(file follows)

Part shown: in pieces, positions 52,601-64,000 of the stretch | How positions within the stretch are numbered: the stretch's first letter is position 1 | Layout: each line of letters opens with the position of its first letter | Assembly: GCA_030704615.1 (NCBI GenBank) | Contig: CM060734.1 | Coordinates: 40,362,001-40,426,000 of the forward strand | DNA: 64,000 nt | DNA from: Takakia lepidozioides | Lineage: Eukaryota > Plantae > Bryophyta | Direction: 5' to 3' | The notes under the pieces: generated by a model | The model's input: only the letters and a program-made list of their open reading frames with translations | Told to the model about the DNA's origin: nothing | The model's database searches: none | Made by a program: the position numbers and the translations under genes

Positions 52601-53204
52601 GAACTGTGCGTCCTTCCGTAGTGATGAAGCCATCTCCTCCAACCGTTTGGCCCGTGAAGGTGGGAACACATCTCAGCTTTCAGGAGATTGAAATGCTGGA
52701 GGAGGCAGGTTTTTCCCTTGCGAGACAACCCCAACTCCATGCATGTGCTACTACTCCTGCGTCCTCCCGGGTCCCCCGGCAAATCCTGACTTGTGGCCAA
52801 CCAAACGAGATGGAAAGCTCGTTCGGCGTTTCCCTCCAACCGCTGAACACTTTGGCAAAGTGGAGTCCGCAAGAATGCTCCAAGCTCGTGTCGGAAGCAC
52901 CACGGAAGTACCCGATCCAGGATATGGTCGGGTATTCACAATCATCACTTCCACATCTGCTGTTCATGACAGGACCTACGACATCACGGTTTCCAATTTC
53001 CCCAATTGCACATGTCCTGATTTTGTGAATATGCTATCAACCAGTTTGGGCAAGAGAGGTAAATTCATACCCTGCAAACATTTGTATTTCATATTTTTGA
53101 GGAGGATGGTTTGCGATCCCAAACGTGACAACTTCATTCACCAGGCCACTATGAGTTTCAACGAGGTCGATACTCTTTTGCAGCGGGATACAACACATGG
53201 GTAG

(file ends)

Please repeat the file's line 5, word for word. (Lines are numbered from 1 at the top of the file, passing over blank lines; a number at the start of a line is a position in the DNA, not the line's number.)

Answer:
52801 CCAAACGAGATGGAAAGCTCGTTCGGCGTTTCCCTCCAACCGCTGAACACTTTGGCAAAGTGGAGTCCGCAAGAATGCTCCAAGCTCGTGTCGGAAGCAC